Imaging Particles at the Solar System’s Edge

Advancing designs built to study particles around Earth and Saturn, IMAP-Ultra will image energetic particles at the edge of the solar system, providing detailed visuals of what happens when the Sun’s solar wind meets interstellar space.

About the Instrument

Instrument Type
Particle

While the Sun can produce fierce storms and radiation, it also continually produces a solar wind of charged particles and magnetic field that blows out against the interstellar medium, providing a protective sheath around the solar system called the heliosphere. NASA’s IMAP mission aims to advance our understanding of the heliosphere and its interactions with interstellar space. Critical to that objective will be an APL-built instrument called Ultra.

ULTRA Instrument
A detailed, 3D rendering of the IMAP Ultra instrument.

Nearly identical to the JENI instrument APL is building for the European Space Agency’s JUICE mission to Jupiter and Ganymede, Ultra will capture images of energetic neutral atoms (particularly hydrogen atoms) produced just outside the solar system in the heliosheath, the region where the Sun’s solar wind slows as it rams into the interstellar medium particles and magnetic field. Roughly every three months, Ultra will produce detailed images that cover more than 50% of the heliosphere, providing new understanding about how energetic particles and pressures at the edge of the solar system and beyond vary over time and form our own heliospheric bubble.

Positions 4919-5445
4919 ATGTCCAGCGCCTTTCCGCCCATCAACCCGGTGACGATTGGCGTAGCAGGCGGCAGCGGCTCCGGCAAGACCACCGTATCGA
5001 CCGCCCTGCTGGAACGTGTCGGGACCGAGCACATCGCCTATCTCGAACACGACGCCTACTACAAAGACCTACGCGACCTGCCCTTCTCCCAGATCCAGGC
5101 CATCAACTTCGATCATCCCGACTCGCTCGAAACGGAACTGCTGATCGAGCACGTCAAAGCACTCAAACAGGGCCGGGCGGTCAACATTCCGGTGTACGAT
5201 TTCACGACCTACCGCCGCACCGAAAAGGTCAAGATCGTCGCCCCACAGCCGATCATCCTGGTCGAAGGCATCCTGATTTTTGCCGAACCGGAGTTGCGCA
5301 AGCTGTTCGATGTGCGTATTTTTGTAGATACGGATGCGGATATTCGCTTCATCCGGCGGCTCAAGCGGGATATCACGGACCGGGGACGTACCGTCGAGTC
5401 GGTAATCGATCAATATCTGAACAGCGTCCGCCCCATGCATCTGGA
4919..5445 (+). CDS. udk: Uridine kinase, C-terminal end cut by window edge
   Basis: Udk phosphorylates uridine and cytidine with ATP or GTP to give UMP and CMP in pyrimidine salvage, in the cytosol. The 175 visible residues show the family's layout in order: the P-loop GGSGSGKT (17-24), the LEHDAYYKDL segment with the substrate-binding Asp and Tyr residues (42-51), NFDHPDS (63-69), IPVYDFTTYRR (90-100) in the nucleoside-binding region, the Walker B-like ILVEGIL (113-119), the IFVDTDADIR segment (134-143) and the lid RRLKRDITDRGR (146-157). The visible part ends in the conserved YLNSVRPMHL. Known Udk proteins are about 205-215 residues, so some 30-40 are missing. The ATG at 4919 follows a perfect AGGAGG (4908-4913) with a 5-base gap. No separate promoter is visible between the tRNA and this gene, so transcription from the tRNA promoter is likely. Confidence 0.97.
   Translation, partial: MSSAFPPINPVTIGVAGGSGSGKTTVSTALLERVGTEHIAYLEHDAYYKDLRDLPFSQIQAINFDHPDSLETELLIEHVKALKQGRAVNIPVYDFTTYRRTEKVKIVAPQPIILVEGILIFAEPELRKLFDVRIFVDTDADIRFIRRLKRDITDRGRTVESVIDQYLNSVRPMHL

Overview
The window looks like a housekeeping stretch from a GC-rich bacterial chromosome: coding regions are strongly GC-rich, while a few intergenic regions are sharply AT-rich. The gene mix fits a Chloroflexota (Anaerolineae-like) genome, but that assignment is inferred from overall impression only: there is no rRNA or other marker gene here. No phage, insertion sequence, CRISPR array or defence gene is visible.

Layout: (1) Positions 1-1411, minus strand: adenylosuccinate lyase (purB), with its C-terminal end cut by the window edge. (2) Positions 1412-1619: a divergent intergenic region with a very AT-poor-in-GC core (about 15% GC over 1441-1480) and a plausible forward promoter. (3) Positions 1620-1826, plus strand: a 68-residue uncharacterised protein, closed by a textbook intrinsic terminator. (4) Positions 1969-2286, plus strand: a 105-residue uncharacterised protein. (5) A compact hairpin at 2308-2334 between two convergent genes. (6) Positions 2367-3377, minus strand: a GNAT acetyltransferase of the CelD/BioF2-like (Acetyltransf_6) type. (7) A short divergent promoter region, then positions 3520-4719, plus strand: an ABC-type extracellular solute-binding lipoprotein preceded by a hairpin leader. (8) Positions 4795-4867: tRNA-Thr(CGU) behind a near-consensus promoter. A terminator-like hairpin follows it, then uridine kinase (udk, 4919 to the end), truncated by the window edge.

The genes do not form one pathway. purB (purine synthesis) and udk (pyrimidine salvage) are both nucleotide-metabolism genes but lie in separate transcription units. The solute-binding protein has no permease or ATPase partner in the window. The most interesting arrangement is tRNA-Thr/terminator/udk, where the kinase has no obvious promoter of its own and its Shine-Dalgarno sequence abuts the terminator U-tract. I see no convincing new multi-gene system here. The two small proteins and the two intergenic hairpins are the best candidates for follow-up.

With the ability of the IMAP mission to observe the sky and collect neutral atom data for longer periods than previous missions that imaged the outer heliosphere, as well as IMAP-Ultra’s unprecedented ability to remove background noise and clearly separate objects from a distance, IMAP will enable scientists to resolve heliospheric structures that previously could not be visualized clearly.
(Left) A map of the edge of the heliosphere, showing energetic neutral atoms (ENAs) detected by the INCA instrument on NASA's Cassini spacecraft (left of black line) versus a simulation of what IMAP-Ultra will see at the same region (right of black line). Warm colors indicate more signals from ENAs. Because IMAP will observe the sky and collect ENA data for longer periods than previous missions, and because IMAP-Ultra will have an unprecedented ability to remove background noise and clearly separate objects from a distance, the IMAP mission will resolve heliospheric structures that previously could not be visualized clearly, as shown. (Right) A map of the heliospheric edge, showing IMAP-Ultra's increased ability to collect ENA data. Lighter colors indicate higher collecting power. 

Mission